Learn to grow your own mushrooms with The Mushroom Guru

Posted on 10 October 2013

I have long maintained the notion that the future holds a shortage of water and food, which means the human race is going to have to adopt survival skills rather than social media ones. The time has come to embrace solar and wind power, along with harnessing rain water and growing food. So you can imagine my delight at finding out that Gary Goldman aka The Mushroom Guru, whom I met at the mushroom foraging at Delheim Wine Estate, is encouraging people to grow their own mushrooms. You can buy a shiitake-inoculated log directly from him, but you can also attend a workshop where you inoculate your own log with Shiitake mycelium and take it home with you. Not only is this a fun way to spend a few hours, it’ll also save you sitting on a mushroom-log waiting list (it’s long) and you’ll be embarking on growing your own food.

Drilling, banging and waxing Bluegum logs at the Shiitake Workshop.

The workshops are held at Craig Fourie’s home in Somerset West (Cape Town) where both Gary and Craig will assist you in preparing your shiitake-sprouting log. The workshop starts with coffee and muffins and after a general chat about the wonders of mushrooms, log preparation begins. First you get to choose your log (we used bluegum logs – a great use for alien trees!) and then you drill holes in it. The holes are plugged with dowels that carry the Shiitake mycelium and then sealed with wax (to protect them from bacteria). As mushrooms have been known to push their way up through concrete, the wax will in no way hinder the shiitake mushrooms from growth. After all that drilling, banging and waxing your log is labeled (lest you forget what is growing on there) and it’s ready to take home, along with a set of notes detailing the whole process so you can prepare more logs on your own. It couldn’t be easier!

The only snag is that you have a bit of a wait (approximately 12-18 months) before you see any mushrooms popping up on your log. The spawn run includes both a rainy season and hot summer and is very dependent on conditions like temperature, humidity and log properties. During the spawn run you need to make sure your log is kept in a cool shady spot (direct sunlight will kill the spawn) and off the ground to prevent bacteria and disease getting into the log. This dampened (excuse the pun) my enthusiasm a little as I prefer instant gratification, but I know I will be jumping up and down with glee when little shiitake mushrooms start appearing after winter next year!

Wooden dowels carrying the Shiitake mycelium are inserted into the log and are then covered in wax.

To keep me happy in the meantime however, I have Pink Oyster mushrooms growing on damp cardboard in a plastic container in the cupboard and they should be ready in about a month. Yes, it’s that simple – all you need is a container with a lid, cling-film to cover the container, damp pieces of cardboard and mushroom spawn (which you get from The Mushroom Guru), a cupboard to store it in and after a few weeks you’ll have home-grown Oyster mushrooms. There’s a workshop for growing Oyster mushrooms too.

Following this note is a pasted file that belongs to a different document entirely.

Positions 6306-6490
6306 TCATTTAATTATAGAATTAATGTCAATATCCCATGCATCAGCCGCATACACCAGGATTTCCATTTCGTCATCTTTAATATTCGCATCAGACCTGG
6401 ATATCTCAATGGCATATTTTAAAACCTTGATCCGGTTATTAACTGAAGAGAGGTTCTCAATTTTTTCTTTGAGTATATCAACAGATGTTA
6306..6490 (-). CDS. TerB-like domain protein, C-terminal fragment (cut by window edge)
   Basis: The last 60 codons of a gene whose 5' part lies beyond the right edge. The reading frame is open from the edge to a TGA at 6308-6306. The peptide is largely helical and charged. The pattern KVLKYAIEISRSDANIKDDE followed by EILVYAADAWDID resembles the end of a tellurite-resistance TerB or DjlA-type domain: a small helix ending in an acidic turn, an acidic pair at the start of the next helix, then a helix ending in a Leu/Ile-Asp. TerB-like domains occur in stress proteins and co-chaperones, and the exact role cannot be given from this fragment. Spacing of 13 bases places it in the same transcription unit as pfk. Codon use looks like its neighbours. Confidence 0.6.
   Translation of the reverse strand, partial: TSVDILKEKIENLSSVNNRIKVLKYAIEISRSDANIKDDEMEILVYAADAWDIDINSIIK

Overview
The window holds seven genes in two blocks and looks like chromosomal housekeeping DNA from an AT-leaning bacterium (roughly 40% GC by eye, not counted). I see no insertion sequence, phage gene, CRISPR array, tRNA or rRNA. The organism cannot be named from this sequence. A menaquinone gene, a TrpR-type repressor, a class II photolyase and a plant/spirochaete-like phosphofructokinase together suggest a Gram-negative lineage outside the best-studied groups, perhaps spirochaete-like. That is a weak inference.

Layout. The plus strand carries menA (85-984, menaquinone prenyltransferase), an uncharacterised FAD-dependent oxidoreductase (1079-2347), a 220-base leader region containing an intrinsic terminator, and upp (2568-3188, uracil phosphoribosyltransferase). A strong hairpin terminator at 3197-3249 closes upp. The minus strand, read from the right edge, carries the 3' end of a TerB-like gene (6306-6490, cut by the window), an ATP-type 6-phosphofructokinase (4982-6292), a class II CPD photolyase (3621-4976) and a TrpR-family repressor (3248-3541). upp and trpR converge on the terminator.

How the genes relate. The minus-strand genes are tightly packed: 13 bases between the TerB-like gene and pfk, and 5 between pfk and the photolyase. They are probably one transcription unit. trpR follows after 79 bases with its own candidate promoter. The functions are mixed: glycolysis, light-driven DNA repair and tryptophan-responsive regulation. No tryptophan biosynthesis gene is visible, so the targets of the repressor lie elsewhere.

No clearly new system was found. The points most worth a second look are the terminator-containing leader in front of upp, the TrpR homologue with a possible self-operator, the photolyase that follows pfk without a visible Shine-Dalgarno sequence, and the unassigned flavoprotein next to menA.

Growing mushrooms (or any form of produce) is fun and rewarding. It’s also not that difficult and anyone with a garden that has a shady spot can grow shiitake mushrooms. If you don’t have a garden with a shady spot, find a friend who does and reward them for their kindness with mushrooms. Failing that, there are mushrooms that will grow in your cupboard. So there’s really no excuse!

Oyster mushrooms can easily be grown in your home, using damp cardboard and an airtight container.

The health benefits of mushrooms

Not only do mushrooms taste good, they are also good for you! Here are a few health benefits from some mushrooms:

Shiitake mushrooms: Anti-tumour properties, reduces side effects from radiation and chemotherapy, improves the immune system, helps lower cholesterol levels and assists liver in detoxification.

Oyster mushrooms: The iron content in these mushrooms is higher than that present in meat while the potassium content is a preventative for heart disease. Also known to lower cholesterol, strengthen the immune system and even benefit those trying to quit smoking.

Reishi mushrooms: Anti-cancer and anti-oxidant, facilitates blood circulation, reduces cholesterol, assists in clearing airways to help breathing, improves short-term insomnia, supports joint mobility and muscle relaxation.

Mushroom Workshop dates

Here are the dates for upcoming Mushroom-growing workshops for the reminder of 2013.

Shiitake log inoculation workshops

Saturday, 12 October at 09h00
Saturday, 19 October at the Slow Market
Sunday, 27 October at 14h00
Saturday, 16 November at 09h00
Sunday, 8 December at 14h00

Oyster Mushroom Workshops

Sunday, 13 October at 14h00
Saturday, 2 November at 09h00
Sunday, 24 November at 14h00
Saturday, 14 December at 09h00

Contact The Mushroom Guru

To book for these workshops, or buy mushroom dowels/spawn/cultures, or simply find out more about mushrooms, contact The Mushroom Guru on 021-852-6771, email [email protected], www.mushroomguru.co.za.

yoast-primary -
tcat - Food Culture
tcat_slug - food-culture
tcat2 -
tcat2_slug -
tcat_final - food-and-drink